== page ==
Congratulations graduates, but drive safely

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Last week we published a photo of dozens of Jefferson-Morgan High School students decked out in formal wear during the celebration of the school’s annual May Day celebration. The queen and her Prince Charming were surrounded by attendants from all four of the school’s classes.


The May Day court glowed with excitement and anticipation of an evening that for many would mark the days of high school coming to an end and the start of new adventures and challenges.


While the pages of the Observer-Reporter regularly include photographs of high school students preparing for proms, receiving academic awards or preparing for graduation, we must occasionally publish another kind of image – one that depicts a car accident that has brought a promising young life to an end.


The weeks surrounding prom season and commencement are the most dangerous time of the year for teenagers. With winter gone, parents tend to be more indulgent with the car keys, but with more young drivers on the road, the chances of a bad wreck increase.


Sometimes, the cause is simply inattention, as young drivers are distracted by their contemporaries, lack of sufficient experience behind the wheel, or texting and talking on a cellphone. At other times, drugs or alcohol are partly to blame. Whatever the reason, be careful out there. Slow down, keep your eye on the road and, no matter how old you are, don’t try to mix alcohol with driving.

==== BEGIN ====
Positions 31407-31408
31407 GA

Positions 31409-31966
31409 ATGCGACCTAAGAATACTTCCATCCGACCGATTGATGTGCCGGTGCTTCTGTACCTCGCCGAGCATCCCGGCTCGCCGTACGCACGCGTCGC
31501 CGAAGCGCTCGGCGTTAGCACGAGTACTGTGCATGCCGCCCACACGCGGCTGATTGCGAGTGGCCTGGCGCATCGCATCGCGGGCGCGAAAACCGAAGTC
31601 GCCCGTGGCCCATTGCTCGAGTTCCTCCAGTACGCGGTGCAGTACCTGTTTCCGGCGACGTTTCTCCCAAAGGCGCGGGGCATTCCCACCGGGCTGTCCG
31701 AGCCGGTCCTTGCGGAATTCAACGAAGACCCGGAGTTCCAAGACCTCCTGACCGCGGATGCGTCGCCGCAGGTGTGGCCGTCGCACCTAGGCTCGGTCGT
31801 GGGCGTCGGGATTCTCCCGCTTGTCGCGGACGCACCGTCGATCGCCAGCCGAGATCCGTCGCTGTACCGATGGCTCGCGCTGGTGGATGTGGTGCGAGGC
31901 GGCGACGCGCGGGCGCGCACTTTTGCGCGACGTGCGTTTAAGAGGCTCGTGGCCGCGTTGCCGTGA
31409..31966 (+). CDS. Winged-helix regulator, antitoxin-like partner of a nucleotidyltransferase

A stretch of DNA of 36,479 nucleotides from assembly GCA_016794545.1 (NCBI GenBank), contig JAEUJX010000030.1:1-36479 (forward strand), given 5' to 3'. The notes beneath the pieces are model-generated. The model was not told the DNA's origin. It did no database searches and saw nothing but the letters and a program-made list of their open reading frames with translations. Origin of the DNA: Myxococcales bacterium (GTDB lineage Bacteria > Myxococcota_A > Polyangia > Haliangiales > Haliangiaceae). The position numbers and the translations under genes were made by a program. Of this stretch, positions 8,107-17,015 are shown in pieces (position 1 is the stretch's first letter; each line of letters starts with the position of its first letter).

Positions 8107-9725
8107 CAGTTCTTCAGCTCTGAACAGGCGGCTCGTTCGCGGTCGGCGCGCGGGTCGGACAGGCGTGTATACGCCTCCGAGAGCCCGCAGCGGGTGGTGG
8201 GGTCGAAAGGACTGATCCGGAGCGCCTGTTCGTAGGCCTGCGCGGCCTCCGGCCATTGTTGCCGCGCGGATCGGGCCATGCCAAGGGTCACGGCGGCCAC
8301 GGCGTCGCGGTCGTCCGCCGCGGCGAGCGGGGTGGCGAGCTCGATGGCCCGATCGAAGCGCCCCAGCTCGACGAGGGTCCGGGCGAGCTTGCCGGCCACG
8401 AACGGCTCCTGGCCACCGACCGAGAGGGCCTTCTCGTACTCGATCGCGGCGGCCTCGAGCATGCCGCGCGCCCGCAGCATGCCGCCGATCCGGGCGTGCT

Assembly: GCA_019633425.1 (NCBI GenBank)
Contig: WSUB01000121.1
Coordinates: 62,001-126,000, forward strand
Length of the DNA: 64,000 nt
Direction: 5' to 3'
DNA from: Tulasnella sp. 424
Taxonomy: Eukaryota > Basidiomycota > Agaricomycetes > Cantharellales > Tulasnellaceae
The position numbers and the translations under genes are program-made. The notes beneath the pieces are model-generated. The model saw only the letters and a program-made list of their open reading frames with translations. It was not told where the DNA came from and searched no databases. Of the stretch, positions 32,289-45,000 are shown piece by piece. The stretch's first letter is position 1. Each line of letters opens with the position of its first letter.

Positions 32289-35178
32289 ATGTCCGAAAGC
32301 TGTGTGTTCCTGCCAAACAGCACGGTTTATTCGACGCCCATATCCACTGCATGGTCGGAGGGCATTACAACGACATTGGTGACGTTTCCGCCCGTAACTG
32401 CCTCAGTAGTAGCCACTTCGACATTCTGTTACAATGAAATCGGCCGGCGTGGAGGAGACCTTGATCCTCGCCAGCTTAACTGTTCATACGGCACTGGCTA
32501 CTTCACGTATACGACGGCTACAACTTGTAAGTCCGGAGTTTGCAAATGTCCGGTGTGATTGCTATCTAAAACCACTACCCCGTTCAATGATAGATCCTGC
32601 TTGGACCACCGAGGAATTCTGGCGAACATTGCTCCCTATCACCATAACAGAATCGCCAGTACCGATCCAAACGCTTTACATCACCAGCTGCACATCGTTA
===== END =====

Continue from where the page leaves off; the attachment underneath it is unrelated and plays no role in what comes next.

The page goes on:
Parents should remember to act like parents and know where their kids are going and with whom. If they’re headed for a party at a friend’s house, find out if there will be adults present who will make sure there is no drinking.


We realize that families can have their own customs and traditions, and if parents want to allow their teenagers to have a sip of wine at dinner, that is their business, though the drinking age is 21. In any event, they should not get behind the wheel afterwards.


And whatever is done within families, it is both foolish and dangerous to serve alcohol to other people’s kids. Occasionally, parents try to be “good sports” and provide booze for their children and their friends to celebrate graduation. But if one of the guests gets behind the wheel of a car and is involved in a serious accident, the adult responsible could not only face criminal charges, but lose his house as the result of a lawsuit.


To the graduates-to-be, congratulations and good luck. Drive carefully, obey the speed limits, don’t drink or use drugs, and remember, no phone call is worth dying for.


Please don’t turn the happiest days of your high school career into a time of mourning for your family and friends.


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